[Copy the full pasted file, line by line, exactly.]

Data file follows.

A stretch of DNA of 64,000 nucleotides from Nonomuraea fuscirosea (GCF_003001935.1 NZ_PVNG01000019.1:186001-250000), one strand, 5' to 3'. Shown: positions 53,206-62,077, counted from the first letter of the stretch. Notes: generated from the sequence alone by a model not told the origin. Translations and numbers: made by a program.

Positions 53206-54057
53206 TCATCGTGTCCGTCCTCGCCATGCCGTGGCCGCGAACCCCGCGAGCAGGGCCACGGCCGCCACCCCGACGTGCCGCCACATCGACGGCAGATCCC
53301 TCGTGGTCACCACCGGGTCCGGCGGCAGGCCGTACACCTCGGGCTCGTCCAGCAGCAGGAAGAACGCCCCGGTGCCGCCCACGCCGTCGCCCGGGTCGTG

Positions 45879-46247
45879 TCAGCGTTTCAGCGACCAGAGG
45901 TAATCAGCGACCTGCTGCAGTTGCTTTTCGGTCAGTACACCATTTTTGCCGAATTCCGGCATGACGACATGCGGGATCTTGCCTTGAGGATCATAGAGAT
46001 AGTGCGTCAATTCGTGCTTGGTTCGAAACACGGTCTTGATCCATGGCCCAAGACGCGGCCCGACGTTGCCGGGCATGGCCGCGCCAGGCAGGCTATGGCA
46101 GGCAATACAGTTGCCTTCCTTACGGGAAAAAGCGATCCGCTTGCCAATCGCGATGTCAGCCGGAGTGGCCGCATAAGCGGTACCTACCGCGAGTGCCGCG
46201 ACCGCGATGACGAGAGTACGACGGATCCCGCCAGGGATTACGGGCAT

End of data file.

A stretch of DNA of 64,000 nucleotides from Nonomuraea fuscirosea (GCF_003001935.1 NZ_PVNG01000019.1:186001-250000), one strand, 5' to 3'. Shown: positions 53,206-62,077, counted from the first letter of the stretch. Notes: generated from the sequence alone by a model not told the origin. Translations and numbers: made by a program.

Positions 53206-54057
53206 TCATCGTGTCCGTCCTCGCCATGCCGTGGCCGCGAACCCCGCGAGCAGGGCCACGGCCGCCACCCCGACGTGCCGCCACATCGACGGCAGATCCC
53301 TCGTGGTCACCACCGGGTCCGGCGGCAGGCCGTACACCTCGGGCTCGTCCAGCAGCAGGAAGAACGCCCCGGTGCCGCCCACGCCGTCGCCCGGGTCGTG

Positions 45879-46247
45879 TCAGCGTTTCAGCGACCAGAGG
45901 TAATCAGCGACCTGCTGCAGTTGCTTTTCGGTCAGTACACCATTTTTGCCGAATTCCGGCATGACGACATGCGGGATCTTGCCTTGAGGATCATAGAGAT
46001 AGTGCGTCAATTCGTGCTTGGTTCGAAACACGGTCTTGATCCATGGCCCAAGACGCGGCCCGACGTTGCCGGGCATGGCCGCGCCAGGCAGGCTATGGCA
46101 GGCAATACAGTTGCCTTCCTTACGGGAAAAAGCGATCCGCTTGCCAATCGCGATGTCAGCCGGAGTGGCCGCATAAGCGGTACCTACCGCGAGTGCCGCG
46201 ACCGCGATGACGAGAGTACGACGGATCCCGCCAGGGATTACGGGCAT